The AGW would like to acknowledge the City of Windsor and funding support from the Ontario Arts Council, an agency of the Government of Ontario; the Ontario Trillium Foundation; Canadian Heritage; and the Canada Council for the Arts.
What is 168:01? Click here (opens PDF)
How can I participate? Click here for instructions (opens PDF)
Iraqi-born artist Wafaa Bilal, an Associate Arts Professor at New York University’s Tisch School of the Arts, is known internationally for his media-based performances and artworks that provoke dialogue about international politics and internal dynamics. For his 2007 installation, Domestic Tension, Bilal spent a month in a Chicago gallery with a paintball gun that people could shoot at him over the Internet. The Chicago Tribune called it “one of the sharpest works of political art to be seen in a long time” and named him 2008 Artist of the Year. Bilal’s work is constantly informed by the experience of fleeing his homeland and existing simultaneously in two worlds – his home in the “comfort zone” of the U.S. and his consciousness of the “conflict zone” in Iraq. Using his own body as a medium, Bilal continued to challenge our comfort zone with projects like 3rdi and …and Counting. Bilal’s most recent body of work, Canto III, premiered in a solo booth at the New York Armory Show in 2015 and went on to be shown in the 2015 Venice Biennale.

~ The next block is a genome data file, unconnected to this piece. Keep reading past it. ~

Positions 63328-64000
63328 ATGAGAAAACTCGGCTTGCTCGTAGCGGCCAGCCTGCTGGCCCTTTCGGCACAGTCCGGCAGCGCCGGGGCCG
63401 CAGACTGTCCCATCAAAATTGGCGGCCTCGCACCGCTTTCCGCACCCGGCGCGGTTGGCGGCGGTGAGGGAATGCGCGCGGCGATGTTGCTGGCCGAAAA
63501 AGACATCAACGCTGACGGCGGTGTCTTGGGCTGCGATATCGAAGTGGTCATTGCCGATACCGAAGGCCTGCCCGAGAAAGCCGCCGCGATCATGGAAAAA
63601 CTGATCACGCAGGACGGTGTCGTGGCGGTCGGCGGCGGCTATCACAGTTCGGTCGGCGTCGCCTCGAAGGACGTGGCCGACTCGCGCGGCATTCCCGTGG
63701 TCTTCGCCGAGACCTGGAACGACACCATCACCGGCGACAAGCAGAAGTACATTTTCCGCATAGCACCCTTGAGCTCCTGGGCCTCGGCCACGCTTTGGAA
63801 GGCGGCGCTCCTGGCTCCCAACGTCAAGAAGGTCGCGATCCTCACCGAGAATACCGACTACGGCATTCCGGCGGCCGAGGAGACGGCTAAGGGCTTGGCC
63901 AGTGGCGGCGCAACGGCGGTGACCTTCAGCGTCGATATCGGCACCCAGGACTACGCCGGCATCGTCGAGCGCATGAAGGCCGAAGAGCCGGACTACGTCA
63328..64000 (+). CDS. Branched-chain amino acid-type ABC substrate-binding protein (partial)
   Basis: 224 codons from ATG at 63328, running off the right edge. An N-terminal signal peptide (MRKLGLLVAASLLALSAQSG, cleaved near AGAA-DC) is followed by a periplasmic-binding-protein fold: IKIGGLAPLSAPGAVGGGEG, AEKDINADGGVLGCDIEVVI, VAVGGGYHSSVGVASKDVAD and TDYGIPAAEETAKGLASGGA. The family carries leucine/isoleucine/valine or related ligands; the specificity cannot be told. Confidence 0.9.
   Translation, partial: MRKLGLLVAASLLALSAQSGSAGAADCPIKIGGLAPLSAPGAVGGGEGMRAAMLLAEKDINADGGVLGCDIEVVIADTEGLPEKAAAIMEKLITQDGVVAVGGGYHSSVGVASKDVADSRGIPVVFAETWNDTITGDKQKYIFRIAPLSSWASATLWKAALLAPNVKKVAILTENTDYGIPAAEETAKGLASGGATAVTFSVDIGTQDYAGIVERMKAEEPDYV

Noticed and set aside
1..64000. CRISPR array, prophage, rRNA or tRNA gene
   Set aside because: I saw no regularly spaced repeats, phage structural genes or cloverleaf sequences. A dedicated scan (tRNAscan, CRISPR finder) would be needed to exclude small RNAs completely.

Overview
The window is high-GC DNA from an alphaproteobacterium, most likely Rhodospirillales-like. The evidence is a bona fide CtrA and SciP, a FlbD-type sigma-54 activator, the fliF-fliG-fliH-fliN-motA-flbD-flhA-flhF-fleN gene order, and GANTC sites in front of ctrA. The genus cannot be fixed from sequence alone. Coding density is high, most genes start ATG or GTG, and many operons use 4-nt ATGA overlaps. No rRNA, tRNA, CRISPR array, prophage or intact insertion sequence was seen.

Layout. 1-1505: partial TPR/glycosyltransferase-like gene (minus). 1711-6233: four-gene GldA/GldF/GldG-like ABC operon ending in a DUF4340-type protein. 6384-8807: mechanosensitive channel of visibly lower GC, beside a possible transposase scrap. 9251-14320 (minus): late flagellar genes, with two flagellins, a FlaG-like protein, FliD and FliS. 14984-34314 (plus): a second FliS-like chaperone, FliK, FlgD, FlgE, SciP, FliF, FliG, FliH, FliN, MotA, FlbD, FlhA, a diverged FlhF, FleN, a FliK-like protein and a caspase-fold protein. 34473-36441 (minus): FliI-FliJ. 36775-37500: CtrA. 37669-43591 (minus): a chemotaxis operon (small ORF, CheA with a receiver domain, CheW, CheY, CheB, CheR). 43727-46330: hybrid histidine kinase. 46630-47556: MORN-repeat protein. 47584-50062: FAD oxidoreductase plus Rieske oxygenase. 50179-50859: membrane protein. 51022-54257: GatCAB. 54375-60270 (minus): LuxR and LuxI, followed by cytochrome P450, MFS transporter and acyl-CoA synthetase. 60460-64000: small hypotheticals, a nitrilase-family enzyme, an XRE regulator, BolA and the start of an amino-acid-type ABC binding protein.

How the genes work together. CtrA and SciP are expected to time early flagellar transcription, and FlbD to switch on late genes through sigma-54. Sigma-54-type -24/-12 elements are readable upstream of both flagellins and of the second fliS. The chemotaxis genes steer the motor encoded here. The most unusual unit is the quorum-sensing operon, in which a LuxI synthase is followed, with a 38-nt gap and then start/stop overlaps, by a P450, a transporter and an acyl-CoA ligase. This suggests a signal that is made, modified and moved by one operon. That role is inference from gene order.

In 2008 City Lights published Shoot an Iraqi: Art, Life and Resistance Under the Gun, about Bilal’s life and the Domestic Tension project. He holds a BFA from the University of New Mexico, Albuquerque and an MFA from the School of the Art Institute of Chicago. His work can be found in the permanent collections of the Los Angeles County Museum of Art; Museum of Contemporary Photography, Chicago; MATHAF: Arab Museum of Modern Art, Doha; amongst others.
Srimoyee Mitra is a curator and writer. She joined the Art Gallery of Windsor in July 2011 after working with the South Asian Visual Arts Centre, Toronto, as Program Coordinator from 2008 to 2011. Mitra’s curatorial practice is invested in exploring the impact of globalization and migration on our society and contemporary culture. Her curatorial approach draws links between artists and art practices, curators, and writers who work locally and in various national and international contexts to expose audiences to diverse perspectives and to promote global understanding through contemporary art practices. She graduated with an MA in Art History from York University, Toronto, in 2008.